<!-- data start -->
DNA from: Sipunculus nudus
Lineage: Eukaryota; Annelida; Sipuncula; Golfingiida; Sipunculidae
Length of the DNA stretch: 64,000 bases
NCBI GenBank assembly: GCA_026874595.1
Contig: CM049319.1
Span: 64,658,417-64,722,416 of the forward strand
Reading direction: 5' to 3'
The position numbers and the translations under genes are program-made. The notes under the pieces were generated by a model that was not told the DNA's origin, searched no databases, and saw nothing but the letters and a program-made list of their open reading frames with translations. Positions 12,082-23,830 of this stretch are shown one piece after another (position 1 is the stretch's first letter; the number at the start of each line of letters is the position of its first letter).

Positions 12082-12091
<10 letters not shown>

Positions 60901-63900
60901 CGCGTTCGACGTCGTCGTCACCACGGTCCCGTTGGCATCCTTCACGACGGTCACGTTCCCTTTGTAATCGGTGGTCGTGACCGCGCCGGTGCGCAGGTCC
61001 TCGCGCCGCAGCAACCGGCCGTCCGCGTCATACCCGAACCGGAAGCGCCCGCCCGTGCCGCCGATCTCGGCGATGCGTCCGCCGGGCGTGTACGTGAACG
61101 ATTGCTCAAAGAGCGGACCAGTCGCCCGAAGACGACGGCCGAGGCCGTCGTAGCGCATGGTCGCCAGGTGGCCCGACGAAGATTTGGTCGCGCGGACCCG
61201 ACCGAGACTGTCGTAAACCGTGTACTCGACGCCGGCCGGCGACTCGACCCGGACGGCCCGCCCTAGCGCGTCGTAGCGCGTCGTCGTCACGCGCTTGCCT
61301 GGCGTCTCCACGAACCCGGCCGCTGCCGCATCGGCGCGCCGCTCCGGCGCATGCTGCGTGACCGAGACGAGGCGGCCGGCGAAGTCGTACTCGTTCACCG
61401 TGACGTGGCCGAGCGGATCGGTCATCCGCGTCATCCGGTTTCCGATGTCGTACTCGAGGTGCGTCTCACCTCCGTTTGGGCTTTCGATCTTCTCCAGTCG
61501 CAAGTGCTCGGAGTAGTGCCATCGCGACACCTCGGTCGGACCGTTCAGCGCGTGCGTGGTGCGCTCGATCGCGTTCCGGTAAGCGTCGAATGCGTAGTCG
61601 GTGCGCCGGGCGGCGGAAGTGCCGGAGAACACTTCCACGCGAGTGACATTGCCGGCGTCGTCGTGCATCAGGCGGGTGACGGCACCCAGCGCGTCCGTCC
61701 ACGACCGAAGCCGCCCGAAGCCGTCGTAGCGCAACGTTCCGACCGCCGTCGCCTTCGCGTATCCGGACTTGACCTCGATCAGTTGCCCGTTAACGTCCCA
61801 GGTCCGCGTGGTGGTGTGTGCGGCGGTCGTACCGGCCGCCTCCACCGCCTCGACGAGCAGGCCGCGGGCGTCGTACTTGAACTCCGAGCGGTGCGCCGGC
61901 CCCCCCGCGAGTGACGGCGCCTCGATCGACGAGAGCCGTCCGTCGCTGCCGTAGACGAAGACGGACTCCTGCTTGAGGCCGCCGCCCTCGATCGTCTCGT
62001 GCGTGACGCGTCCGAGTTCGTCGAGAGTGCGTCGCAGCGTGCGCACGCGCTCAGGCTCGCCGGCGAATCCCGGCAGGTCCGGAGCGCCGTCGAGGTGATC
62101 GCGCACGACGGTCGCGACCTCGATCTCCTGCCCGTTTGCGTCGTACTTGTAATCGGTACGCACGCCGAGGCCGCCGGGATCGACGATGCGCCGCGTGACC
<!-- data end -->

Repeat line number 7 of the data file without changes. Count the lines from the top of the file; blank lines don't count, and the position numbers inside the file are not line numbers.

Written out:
Reading direction: 5' to 3'